The New Bubble: Fed Rates Stay Low While Debt Value Remains High


The interest rate paid by the United States on its outstanding debt is set by the Federal Reserve Bank of America, who is designated by the government to handle the central banking policy of the United States. This rate has a huge impact on the American economy as it controls the amount of interest the U.S. pays on its outstanding debt. Typically, increases in the Federal Fund Rate indicate a downturn in the market value of the gross federal debt because it suggests a probable slow down in government borrowing and repayment brought on by the higher rates. The market value of debt is inherently tied to the borrowed rate.

This market value is at once a speculative metric, upon which a given debt is traded, and a quantitative metric, based on which predictions and observations can be made about the overall health of an economy. Traditionally "good debt," that which is expected to be repaid on time and in full, demands a lower market cost relative to its true value than debt that is unlikely to be paid in a timely manner, or without some kind of additional financial machinations, accounting for the higher risk involved in the position. The absolute value of the market price of U.S. Federal Debt has been rising steadily alongside the value of U.S. GDP and other important financial metrics, with the difference between the absolute and traded value of the debt being reasonably stable.

However, since the Great Recession of 2009, a different and more sinister trend has taken place, while the Fed keeps interest rates at historically low levels the value of the market value of the federal debt continues to rise relative to the debt itself, indicating speculation and volatility. The result is a new kind of bubble that could rattle the U.S. Economy far worse than the downturn of 2009, which saw a loss of about a third of the household wealth of the average family (1).


Figure 1: United States GDP, Gross Debt, and Gross Debt Market Valuation

Source: Federal Reserve Economic Data

The above visualization, made using the non-relational ATSD, tracks the growth of the United States GDP, Gross Debt, and Gross Debt Market Valuation. Since August 2011, the market value of government debt has outstripped the value of the GDP meaning that the United States' debt is worth more than the country is producing, that is, the traditionally safe United States index is primed to lose its position as the place to hold money for reliable growth. Because the debt market value also considers the interest rate at which the debt is created it is considered a more accurate indicator of the overall state of American debt (2) which is becoming more and more itself an indicator of the state of the entire U.S. economy.

Figure 2: Difference in Gross Debt and Gross Debt Market Value

Source: Federal Reserve Economic Data

After plummeting amid recession in the 1990's, the difference between the gross debt and the market value of that debt has remained fairly constant, within a trillion dollars of each other, until the beginning of the 2009 downturn saw that value spike above a trillion for the first time in more than a decade. Such fluctuation has resulted in an inflation of the value of the United States debt that could be described in one of two ways:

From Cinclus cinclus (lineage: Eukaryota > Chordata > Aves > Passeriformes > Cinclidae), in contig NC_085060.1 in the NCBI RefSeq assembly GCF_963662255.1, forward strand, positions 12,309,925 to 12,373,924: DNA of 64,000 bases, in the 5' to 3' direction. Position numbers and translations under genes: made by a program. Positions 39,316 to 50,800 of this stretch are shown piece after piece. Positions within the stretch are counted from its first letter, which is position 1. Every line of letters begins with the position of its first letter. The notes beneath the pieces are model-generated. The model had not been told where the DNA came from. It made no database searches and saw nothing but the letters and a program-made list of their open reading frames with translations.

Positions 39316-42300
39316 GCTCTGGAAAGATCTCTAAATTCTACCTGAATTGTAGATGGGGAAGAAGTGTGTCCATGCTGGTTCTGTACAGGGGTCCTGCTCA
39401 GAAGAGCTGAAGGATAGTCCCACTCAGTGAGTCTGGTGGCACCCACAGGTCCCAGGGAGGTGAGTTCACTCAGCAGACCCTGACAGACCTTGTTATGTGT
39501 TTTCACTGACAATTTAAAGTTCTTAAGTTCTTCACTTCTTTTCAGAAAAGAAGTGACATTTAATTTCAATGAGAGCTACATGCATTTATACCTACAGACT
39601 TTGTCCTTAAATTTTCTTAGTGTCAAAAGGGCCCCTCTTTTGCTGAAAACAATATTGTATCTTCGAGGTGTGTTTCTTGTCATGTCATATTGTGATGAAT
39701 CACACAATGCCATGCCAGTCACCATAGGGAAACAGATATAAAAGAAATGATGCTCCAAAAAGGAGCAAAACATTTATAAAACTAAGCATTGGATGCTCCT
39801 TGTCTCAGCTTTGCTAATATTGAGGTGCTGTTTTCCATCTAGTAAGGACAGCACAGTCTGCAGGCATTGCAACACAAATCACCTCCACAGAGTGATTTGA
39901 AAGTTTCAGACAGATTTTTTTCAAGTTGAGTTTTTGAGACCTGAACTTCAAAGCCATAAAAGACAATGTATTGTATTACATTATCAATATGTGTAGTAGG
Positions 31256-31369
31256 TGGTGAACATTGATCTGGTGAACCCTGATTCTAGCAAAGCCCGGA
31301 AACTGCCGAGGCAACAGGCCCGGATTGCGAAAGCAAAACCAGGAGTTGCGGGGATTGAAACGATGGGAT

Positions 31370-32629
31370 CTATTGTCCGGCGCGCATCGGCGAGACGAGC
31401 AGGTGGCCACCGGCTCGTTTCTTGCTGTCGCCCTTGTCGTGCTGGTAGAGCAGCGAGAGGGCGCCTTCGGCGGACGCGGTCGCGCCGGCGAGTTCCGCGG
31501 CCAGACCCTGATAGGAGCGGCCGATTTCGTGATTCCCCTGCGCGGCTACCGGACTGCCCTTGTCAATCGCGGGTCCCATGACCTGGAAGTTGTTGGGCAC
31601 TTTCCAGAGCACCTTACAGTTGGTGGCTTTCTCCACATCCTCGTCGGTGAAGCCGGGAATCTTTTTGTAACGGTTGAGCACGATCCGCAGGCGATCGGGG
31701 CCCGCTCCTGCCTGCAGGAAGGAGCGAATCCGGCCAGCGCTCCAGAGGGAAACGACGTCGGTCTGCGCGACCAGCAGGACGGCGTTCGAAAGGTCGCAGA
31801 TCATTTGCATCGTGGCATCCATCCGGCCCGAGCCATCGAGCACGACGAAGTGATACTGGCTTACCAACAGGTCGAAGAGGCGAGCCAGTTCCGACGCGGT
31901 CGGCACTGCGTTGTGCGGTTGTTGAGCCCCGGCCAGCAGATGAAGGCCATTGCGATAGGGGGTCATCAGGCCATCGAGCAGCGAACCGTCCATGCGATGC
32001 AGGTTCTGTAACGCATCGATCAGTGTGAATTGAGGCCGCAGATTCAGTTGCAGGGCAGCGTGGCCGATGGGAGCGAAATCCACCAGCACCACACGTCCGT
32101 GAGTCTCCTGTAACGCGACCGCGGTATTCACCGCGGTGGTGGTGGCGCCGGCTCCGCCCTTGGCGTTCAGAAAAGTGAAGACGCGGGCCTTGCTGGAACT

1. Investors are eager to cash in while the U.S. is selling valuable treasuries before a predicted recovery, the long position.

  2. Investors are eager to cash in while U.S. debt is still able to be freely traded on, before a predicted default, the short position.

The relationship between debt and GDP is a tenuous one, as the GDP must continue to grow relative to the debt, however shown below in Figure 3, that buffer zone, the difference in GDP and debt, is shrinking and is still nowhere near the levels observed pre-recession.

Figure 3: U.S. GDP vs. Debt

Source: Federal Reserve Economic Data

When placed on an synchronous x-axis the relationship of the two metrics shows that even as the margin between GDP and debt decreases, the margin between the debt and its market value increases.

Figure 4: Difference in Gross Debt and Gross Debt Market Value Compared to U.S. GDP vs. Debt

Source: Federal Reserve Economic Data

This observation is reinforced by the latest data, post-2015, showing a increase in the difference of GDP and debt, met by a decrease in U.S. debt market value.

Figure 5: Percent of GDP Allocated to Debt Payments

Source: Federal Reserve Economic Data

Amid the increase in debt value, the actual of amount of wealth created in the United States, expressed by GDP, relative to the amount of money the federal government is using to pay down the massive, $20 trillion debt is sharply decreasing. Less than 2% of new wealth produced in the United States each year is allocated to paying down the debt. In fact, since the 2009 meltdown, the Fed has kept interest payments low to allow the government to continue paying down the debt, which skyrocketed during the recession due to now infamous government bailouts of several major financial institutions (4), without completely suffocating the American economy.